Carbon Monoxide Detector Went Off Before Stopping- 6 Things to Look Out For

A Carbon Monoxide detector is an excellent safety measure to protect you and your family against carbon monoxide (CO) poisoning. CO is often regarded as a “silent killer,” as you will hardly notice its presence in an environment until it’s too late.

Carbon monoxide detectors help keep you safe, though they fail or malfunction. So, what should you do when you notice that your carbon monoxide detector went off before stopping

What could be the reason? What could it mean? Should you call 911? Does it mean that you are in danger? Is it a false alarm?

This article will address all FAQs regarding your carbon monoxide detector, including reasons why it could go off and stop, what to do in such a situation and other CO concerns.

Why Did My Carbon Monoxide Detector Go Off and Then Stop?

If you’ve experienced your carbon monoxide detector going off and then stopping, it should be a significant cause for concern and should not be ignored.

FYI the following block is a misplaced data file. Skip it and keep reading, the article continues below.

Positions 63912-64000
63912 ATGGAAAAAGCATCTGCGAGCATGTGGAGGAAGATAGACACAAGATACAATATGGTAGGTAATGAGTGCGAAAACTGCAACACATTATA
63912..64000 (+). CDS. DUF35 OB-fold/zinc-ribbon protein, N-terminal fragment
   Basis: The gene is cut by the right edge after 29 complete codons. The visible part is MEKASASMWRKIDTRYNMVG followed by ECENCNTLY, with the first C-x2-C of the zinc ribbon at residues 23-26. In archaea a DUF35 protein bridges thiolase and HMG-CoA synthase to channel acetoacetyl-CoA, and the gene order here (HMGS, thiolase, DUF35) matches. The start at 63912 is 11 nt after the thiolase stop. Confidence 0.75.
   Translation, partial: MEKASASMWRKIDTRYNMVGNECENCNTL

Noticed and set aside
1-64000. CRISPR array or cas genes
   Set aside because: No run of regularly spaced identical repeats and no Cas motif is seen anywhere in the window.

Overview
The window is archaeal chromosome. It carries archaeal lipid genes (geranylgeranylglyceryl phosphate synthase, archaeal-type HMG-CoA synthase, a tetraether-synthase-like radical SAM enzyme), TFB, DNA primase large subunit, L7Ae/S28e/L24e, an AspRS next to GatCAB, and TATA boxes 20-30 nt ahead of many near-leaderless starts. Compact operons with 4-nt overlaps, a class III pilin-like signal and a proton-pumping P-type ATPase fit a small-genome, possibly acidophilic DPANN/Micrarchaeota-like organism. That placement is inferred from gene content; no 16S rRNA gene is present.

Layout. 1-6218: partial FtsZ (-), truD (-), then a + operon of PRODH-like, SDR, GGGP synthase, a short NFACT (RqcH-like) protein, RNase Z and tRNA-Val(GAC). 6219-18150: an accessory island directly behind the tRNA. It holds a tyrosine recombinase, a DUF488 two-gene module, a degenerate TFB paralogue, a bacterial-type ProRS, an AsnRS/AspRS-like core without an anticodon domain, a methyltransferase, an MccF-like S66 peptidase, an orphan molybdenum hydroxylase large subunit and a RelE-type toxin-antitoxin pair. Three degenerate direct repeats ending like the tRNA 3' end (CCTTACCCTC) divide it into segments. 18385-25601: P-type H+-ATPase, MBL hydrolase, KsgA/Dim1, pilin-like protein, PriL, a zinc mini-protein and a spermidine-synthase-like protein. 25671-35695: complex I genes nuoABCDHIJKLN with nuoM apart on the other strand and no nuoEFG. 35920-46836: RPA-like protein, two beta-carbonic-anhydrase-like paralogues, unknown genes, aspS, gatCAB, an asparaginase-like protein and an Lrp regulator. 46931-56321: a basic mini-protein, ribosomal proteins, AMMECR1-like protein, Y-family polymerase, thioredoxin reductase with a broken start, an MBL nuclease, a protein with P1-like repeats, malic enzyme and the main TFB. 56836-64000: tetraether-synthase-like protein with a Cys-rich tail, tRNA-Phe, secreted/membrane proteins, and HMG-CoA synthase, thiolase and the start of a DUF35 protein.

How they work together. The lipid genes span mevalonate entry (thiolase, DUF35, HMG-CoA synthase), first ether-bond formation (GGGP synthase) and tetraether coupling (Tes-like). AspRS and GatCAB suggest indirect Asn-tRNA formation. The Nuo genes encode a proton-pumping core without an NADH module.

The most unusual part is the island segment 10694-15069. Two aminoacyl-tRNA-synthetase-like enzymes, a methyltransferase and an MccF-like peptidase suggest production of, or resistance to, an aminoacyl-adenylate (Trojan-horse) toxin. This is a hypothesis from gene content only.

There are several reasons why this is happening; your detector could have low batteries, be broken, the sensors may have malfunctioned, or it could have detected CO in the surroundings.

There is a handful of speculation! To help respond appropriately, try to figure out the number of times the detector beeped before stopping. 

Below is a discussion of reasons why your carbon monoxide detector went off and then stopped:

  • Low Battery

Carbon Monoxide Detector Went Off Before Stopping
A Carbon Monoxide Detector

Once your CO detector goes off, it is wise to troubleshoot and examine the batteries. The detector will stop working when its lifespan ends and the battery levels are low.

This is why some homeowners would connect their CO detectors directly to the grid to avoid frequent battery replacement hassle.

If your carbon monoxide detector is battery-operated, it will beep three times, but the red lights will not blink. This is an indicator that you need to replace the batteries.

Also, if the detector keeps beeping every 30 to 60 seconds, it signifies a malfunctioned sensor that needs immediate replacement.

  • Life Span of Your Smoke Detector

Carbon Monoxide detectors are designed to last about seven years, while others may last up to ten years. However, keeping the detector for up to 10 years is not recommended as it may not offer you the protection you need in times of danger.

This is because the sensors will wear out after a long service life and may not signal you in times of danger. It is wrong to assume that the detector works fine as it makes you more susceptible to this hazardous gas.